September 10th, 2010
12:12 PM ET
If you’re trying to understand what burning a Quran would look like to a Muslim, consider this:
“For Christians, Jesus is the word of God. For Muslims, the Quran is the word of God. Imagine someone burning Jesus,” says Emad El-Din Shahin, a religion professor at the University of Notre Dame in Indiana.
Talk about the Quran has dominated the news ever since a Florida pastor announced that he would burn copies of Islam’s holiest book on Saturday, the ninth anniversary of the September 11 terrorist attacks.
The pastor has since announced that he has called off the event, then later said it is still being contemplated. But his plan has already evoked some of the vilest acts of religious persecution in Western history, religious scholars say.
To burn a Quran is not just offensive; it is the equivalent of “destroying a people’s soul,” one Muslim scholar says.
The Quran is so sacred that many Muslims will not touch it without washing their hands, face and feet, says Caner Dagli, a religious professor at the College of Holy Cross in Massachusetts.
“Muslims always keep the Quran
The Quran teaches Muslims to respect the sacred books of Christians and Jews as well, says Chris van Gorder, a religion professor at Baylor University in Texas.
“To burn a holy Quran for a Muslim is to throw down a gauntlet,” he says. “Those who deface any holy book, including the Bible, in many Muslim countries today, will be executed.
“How many Bibles have been burned in the Muslim world in the last nine years? None.”
Muslims, along with Jews and Christians are known by some as “people of the book.” Each religion descends from the same branch. The prophet Abraham is their patriarch.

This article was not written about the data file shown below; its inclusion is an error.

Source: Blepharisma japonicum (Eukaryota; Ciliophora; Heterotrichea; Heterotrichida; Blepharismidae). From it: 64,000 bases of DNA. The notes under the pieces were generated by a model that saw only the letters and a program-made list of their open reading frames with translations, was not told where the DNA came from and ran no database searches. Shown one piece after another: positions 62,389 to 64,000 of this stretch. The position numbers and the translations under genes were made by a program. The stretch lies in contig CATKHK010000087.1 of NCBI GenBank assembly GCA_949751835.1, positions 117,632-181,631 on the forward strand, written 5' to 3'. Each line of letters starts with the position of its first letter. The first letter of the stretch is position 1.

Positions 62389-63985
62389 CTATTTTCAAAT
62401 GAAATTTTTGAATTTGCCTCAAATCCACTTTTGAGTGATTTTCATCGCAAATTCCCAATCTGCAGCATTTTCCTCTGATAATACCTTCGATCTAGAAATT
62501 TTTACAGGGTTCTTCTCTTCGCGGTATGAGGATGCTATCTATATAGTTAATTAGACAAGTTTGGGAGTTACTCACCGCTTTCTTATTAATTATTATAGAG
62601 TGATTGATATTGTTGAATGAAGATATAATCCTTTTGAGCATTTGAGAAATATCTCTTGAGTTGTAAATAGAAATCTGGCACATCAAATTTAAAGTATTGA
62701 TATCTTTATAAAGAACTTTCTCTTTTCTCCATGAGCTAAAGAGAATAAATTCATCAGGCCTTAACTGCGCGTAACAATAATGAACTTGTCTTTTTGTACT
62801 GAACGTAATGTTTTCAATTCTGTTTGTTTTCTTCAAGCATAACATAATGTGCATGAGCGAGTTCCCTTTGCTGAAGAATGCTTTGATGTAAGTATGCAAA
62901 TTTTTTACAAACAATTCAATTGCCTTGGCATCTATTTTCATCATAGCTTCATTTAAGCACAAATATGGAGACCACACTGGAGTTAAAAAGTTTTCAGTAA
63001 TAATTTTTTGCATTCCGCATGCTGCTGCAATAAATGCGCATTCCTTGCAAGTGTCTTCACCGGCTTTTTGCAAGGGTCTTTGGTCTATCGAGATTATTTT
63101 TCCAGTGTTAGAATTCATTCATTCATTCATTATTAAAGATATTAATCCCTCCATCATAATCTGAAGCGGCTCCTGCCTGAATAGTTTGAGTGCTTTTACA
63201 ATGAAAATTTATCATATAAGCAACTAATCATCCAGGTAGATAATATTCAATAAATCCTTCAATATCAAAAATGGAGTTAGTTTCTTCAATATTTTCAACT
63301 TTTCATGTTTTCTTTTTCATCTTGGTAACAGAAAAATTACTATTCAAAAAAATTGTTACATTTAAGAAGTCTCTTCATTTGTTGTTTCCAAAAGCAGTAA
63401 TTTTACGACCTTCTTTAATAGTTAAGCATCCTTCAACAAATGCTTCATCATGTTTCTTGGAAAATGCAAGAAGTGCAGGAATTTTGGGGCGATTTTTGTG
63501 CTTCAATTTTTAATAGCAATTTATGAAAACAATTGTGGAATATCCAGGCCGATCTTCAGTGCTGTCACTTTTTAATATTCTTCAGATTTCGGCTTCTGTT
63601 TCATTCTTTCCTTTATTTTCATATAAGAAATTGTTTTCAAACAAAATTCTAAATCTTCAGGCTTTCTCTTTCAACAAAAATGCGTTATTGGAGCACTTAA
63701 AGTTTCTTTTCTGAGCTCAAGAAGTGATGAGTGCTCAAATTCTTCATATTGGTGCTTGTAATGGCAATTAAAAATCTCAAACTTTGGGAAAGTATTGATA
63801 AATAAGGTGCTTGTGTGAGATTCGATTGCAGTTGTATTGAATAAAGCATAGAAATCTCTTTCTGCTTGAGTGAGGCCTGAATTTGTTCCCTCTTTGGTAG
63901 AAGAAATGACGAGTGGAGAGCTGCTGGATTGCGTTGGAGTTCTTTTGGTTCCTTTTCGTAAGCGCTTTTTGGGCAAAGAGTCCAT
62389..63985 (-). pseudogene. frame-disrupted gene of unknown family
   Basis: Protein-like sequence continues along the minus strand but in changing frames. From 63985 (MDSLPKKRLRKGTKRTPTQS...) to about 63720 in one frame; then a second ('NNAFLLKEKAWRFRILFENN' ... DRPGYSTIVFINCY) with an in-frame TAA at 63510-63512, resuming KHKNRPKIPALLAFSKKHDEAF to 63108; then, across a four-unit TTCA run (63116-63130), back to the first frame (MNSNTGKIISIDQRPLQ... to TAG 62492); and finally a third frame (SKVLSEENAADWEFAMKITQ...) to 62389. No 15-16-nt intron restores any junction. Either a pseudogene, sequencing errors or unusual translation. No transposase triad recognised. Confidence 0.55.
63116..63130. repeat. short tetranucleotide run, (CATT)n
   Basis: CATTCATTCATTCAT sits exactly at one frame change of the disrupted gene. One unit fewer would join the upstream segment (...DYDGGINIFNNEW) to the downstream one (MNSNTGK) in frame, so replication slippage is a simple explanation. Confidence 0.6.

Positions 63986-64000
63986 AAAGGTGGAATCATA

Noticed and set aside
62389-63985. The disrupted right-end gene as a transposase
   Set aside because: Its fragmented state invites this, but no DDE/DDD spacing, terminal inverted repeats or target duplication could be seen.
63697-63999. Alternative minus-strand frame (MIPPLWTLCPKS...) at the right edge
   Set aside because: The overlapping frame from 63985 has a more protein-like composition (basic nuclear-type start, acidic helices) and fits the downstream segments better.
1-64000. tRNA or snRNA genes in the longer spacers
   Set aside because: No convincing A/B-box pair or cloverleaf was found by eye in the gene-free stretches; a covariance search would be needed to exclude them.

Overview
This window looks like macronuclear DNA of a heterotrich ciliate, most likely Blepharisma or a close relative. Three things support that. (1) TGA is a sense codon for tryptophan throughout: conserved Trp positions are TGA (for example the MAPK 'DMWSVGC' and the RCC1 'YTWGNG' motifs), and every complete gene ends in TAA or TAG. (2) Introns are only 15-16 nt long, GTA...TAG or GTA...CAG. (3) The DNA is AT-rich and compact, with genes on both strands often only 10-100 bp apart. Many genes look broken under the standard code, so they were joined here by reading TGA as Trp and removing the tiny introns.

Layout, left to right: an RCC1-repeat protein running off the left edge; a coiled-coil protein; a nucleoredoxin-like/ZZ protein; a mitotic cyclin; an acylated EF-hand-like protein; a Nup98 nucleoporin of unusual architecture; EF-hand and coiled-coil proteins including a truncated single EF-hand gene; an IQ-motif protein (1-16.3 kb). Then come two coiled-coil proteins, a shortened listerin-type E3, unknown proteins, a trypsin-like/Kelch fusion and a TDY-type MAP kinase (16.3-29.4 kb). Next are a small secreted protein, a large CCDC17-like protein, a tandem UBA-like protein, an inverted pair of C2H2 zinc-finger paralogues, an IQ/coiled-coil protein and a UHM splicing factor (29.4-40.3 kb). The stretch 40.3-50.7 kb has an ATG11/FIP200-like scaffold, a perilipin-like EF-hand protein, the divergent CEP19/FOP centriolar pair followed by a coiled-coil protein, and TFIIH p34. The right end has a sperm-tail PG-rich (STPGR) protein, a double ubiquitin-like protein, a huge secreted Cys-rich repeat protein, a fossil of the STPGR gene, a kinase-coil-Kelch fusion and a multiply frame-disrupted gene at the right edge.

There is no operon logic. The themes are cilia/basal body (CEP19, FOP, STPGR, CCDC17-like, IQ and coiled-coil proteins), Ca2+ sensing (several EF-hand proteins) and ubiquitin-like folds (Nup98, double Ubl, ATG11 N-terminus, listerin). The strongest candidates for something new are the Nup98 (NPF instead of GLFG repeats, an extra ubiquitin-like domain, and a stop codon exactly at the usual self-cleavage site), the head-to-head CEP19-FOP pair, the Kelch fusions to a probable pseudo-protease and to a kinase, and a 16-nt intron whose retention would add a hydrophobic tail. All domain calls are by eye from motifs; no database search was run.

The Quran considers both Jesus and Moses great prophets. It also praises Mary, the mother of Jesus, says Shahin, the Notre Dame professor.
“Moses and Jesus are mentioned more than the Prophet Muhammad in the Quran,” Shahin says.
The prophet would meet Christian delegations in his mosque.
“He would allow them to perform Christian prayers in the mosque,” Shahin says.
Muslims believe the Quran was revealed to the Prophet Muhammad in a series of revelations by the archangel Gabriel. They say the prophet journeyed to a mountain cave where, after falling into a trance, the angel came to him and ordered him to “Proclaim!”
The Florida pastor, however, says he is compelled by his own faith to something else –burn.
The Florida pastor who has threatened to burn the Quran has unwittingly evoked some of the worst moments in Western history, Strenski says.
When a group of people conquered another, they often sought to destroy their victims’ sacred books. The Spanish conquistadors and Christian missionaries, for example, destroyed the sacred books of the Mayans; American slaveholders tried to destroy the African religion of slaves.
Desecrating a people’s sacred book is like “destroying their soul; you destroy their sense of who they are,” Strenski says.
“It’s about controlling memory,” Strenski says. “You can oppress people. You can beat them down, but if they can retain some kind of memory of who they were before you beat them down, they can pass that on and when the time is right rise up again.
The notion of burning a Quran was so offensive to one religious scholar that he drew on his own personal history.
Van Gorder, the religion professor at Baylor University, says that Nazis not only murdered millions of Jews. They also burned Torahs.
“As a German-American,” he says, “I rue that the day of burning books has come to my own ‘civilization.’ "
About this blog
The CNN Belief Blog covers the faith angles of the day's biggest stories, from breaking news to politics to entertainment, fostering a global conversation about the role of religion and belief in readers' lives. It's edited by CNN's Daniel Burke with contributions from Eric Marrapodi and CNN's worldwide news gathering team.